To confess, I think both of us would admit to finding Krugman’s general orientation in politics more congenial than Broders. But that SHOULD have nothing to do with our analysis.

    I think the tendency that you show of falling back on speculative psychological accounts top explain texts and arguments is the reason that you will find our writing frustrating. Scientists justify their views with evidence, mathematicians with reason. Psychology may be interesting and important in understanding how they came to hold their views in one sense (if one is writing a biography), but is irrelevant in testing the validity of their explanations and arguments.

    In addition, I think you have simply misunderstood the underlying intentions of the “Krugman Challenge,” which I hope was not as obscure to other readers as it seems to have been to you. The intention, as announced in the first paragraph, was to address the question of whether we have been too kind to some liberal columnists while picking on the easier targets of certain conservative columnists. That is, it was explicitly motivated by our guilty recognition of the function of “ideological mirroring” that we experience when we read Krugman without our logical bullshit detectors turned up to high. We consistently admit that it is far easier to detect the logical weakness of a view you disagree with than one you agree with. We will return to Krugman tomorrow–I’ll try to make my “unavowed motivations” more explicit!


  5. Dear Jason,

    I’m afraid you’re confused.

    First, Canderson authored the Krugman piece. As I remember, his contention was that Krugman simply assumed a controversial and very difficult to prove assertion, and then set about to explain it (rather than demonstrate that it’s the case). So his point was that Krugman needed an argument in that particular case.

    The point of the Broder post was that some negative assertions about people are not fallacious. They’re not fallacious because they don’t feature as premises in arguments. Maybe someone else may comment on the assertions he makes about Kerry and Gore and Bush.

    Which columnist I or my colleague likes–and by the way your guess at our likes and dislikes is completely wrong–has nothing to do with anything.

    Finally, one point about motives. As Canderson pointed out, we’re interested in motives as much as anything else–that is to say, insofar as they (1) feature as premises or conclusions of arguments or (2) are speciously invoked in order to challenge someone’s argument (the ad hominem). We’d never claim that motives have are “forbidden.” What should be forbidden are invocations of motives in order to defeat arguments that have nothing to do with them (e.g., “the liberal argument against Wal Mart is wrong because liberals are motivated by condescension towards the Nascar types who shop there”).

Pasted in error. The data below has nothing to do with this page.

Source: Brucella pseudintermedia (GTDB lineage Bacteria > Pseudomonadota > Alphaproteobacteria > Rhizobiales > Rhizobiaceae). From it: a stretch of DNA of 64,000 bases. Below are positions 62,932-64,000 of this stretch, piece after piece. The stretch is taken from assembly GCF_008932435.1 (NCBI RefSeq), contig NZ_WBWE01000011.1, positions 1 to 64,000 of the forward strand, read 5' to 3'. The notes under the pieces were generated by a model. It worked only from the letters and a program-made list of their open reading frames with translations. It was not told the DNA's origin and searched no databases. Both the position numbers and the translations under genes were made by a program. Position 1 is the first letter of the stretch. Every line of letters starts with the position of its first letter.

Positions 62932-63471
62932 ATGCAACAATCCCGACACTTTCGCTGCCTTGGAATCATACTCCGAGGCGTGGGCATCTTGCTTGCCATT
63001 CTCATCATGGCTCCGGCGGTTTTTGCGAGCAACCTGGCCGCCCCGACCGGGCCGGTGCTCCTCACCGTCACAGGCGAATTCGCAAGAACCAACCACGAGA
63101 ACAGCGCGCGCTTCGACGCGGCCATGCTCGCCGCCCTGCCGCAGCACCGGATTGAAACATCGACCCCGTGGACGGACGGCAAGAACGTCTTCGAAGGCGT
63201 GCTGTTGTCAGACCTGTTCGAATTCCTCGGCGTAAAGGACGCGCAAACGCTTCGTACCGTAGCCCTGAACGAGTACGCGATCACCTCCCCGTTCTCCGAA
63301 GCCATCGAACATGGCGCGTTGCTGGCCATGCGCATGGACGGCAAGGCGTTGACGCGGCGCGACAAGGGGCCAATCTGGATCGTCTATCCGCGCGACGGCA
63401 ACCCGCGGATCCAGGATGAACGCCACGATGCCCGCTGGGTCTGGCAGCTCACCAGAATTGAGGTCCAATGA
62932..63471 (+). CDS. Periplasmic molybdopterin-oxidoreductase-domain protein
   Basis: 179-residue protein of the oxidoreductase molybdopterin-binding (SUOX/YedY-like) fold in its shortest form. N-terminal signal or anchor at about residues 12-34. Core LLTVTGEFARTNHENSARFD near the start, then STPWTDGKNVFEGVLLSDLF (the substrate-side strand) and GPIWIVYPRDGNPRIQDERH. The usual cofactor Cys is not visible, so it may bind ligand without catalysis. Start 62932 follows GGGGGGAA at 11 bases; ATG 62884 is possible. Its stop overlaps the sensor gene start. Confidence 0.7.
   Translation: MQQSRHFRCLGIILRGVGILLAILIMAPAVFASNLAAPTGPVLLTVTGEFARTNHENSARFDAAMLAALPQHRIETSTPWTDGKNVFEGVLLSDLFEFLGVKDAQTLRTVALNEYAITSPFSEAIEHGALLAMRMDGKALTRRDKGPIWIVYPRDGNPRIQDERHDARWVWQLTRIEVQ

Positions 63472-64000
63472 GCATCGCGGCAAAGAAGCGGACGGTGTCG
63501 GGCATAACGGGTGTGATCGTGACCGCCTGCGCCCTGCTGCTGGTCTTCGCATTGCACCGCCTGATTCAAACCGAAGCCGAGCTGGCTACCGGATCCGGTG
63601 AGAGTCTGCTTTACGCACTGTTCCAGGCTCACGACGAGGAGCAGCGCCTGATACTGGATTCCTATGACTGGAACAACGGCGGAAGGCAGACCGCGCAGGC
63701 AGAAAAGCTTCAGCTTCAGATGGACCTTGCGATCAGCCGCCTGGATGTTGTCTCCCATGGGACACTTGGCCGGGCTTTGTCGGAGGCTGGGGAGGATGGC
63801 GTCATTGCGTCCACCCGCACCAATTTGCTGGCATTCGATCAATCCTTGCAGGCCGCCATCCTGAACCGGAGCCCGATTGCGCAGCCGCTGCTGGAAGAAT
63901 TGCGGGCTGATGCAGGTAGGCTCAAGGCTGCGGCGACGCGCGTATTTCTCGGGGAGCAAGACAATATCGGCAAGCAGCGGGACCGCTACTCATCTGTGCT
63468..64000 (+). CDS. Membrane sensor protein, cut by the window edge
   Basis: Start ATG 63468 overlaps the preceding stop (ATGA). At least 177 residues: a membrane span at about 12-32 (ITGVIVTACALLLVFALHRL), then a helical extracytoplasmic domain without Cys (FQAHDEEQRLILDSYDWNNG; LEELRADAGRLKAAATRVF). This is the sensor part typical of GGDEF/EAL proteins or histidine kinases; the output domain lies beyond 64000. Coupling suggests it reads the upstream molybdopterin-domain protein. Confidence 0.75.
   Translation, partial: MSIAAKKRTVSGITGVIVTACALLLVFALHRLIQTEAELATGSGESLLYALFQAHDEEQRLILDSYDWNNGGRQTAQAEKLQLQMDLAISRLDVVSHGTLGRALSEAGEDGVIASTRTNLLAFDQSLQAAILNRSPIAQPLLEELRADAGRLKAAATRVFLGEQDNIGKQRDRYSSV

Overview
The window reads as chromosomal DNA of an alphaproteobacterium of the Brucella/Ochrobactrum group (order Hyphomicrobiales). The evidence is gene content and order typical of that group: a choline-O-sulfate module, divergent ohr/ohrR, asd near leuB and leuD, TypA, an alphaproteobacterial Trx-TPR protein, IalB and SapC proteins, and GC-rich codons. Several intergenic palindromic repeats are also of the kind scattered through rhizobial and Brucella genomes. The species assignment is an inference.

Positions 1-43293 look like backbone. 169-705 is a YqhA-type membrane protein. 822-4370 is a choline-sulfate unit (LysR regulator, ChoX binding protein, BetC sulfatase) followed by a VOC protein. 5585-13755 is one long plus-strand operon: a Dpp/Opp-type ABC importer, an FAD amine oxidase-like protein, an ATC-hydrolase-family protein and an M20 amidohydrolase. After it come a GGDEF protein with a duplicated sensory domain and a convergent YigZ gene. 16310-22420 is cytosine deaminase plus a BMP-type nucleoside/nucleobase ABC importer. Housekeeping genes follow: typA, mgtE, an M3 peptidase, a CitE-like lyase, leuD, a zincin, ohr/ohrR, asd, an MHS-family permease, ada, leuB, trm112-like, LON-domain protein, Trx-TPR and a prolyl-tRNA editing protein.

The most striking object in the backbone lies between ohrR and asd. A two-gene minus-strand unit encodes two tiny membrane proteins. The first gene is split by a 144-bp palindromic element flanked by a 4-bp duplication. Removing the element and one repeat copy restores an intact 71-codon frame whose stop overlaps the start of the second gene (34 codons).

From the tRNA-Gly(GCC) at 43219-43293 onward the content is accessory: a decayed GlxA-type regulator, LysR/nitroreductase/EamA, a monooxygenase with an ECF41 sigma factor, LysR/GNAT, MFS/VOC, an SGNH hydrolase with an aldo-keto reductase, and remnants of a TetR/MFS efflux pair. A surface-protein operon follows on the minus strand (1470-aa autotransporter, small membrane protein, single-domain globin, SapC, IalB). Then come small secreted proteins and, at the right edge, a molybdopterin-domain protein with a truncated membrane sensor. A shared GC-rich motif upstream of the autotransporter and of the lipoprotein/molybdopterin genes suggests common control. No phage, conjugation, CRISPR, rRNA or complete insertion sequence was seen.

6. I can — and do — accept that neither of you carry any brief for Broder, and that you have — whatever your past
    inclinations — no recently discovered dislike for Krugman (on account, I had thought, of his logical errors). But I confess that I cannot see the difference between Krugman and Broder in this matter. Both asserted things about the character of individuals on the basis of some doubtful or unstated evidence. You did well to point this out, even if I think that there is certainly some wiggle room owing to the space constraints of an op-ed column.

    But why the one should be treated differently from the other still escapes me.

    Now back to Will: I think he made a reasonable inference based on the evidence he offered, but then, yes, in some sense these things are always open to doubt. You clearly doubt him far more than I do. But I just don’t see how we can reduce this disagreement to a simple question of logical error.

  7. jason,
    here’s my take on the two pieces. perhaps i’m off base, but i’m a lowly undegrad. krugman inferred, from two separate facts, an assertion of his own, which he offered as a conclusion; broder, on the other hand, simply offered a series of mean-spirited assertions from which he inferred, well, nothing. one is argument based on faulty premises, as canderson concluded. krugman assumed something he shouldn’t have to begin with; he deprived himself of an antecedent. converesly, broder simply offered a series of “statements of belief.” nothing more followed from them. krugman inferred what didn’t necessarily follow from his stated premises; broder didn’t infer–he just spewed a little bilious belief.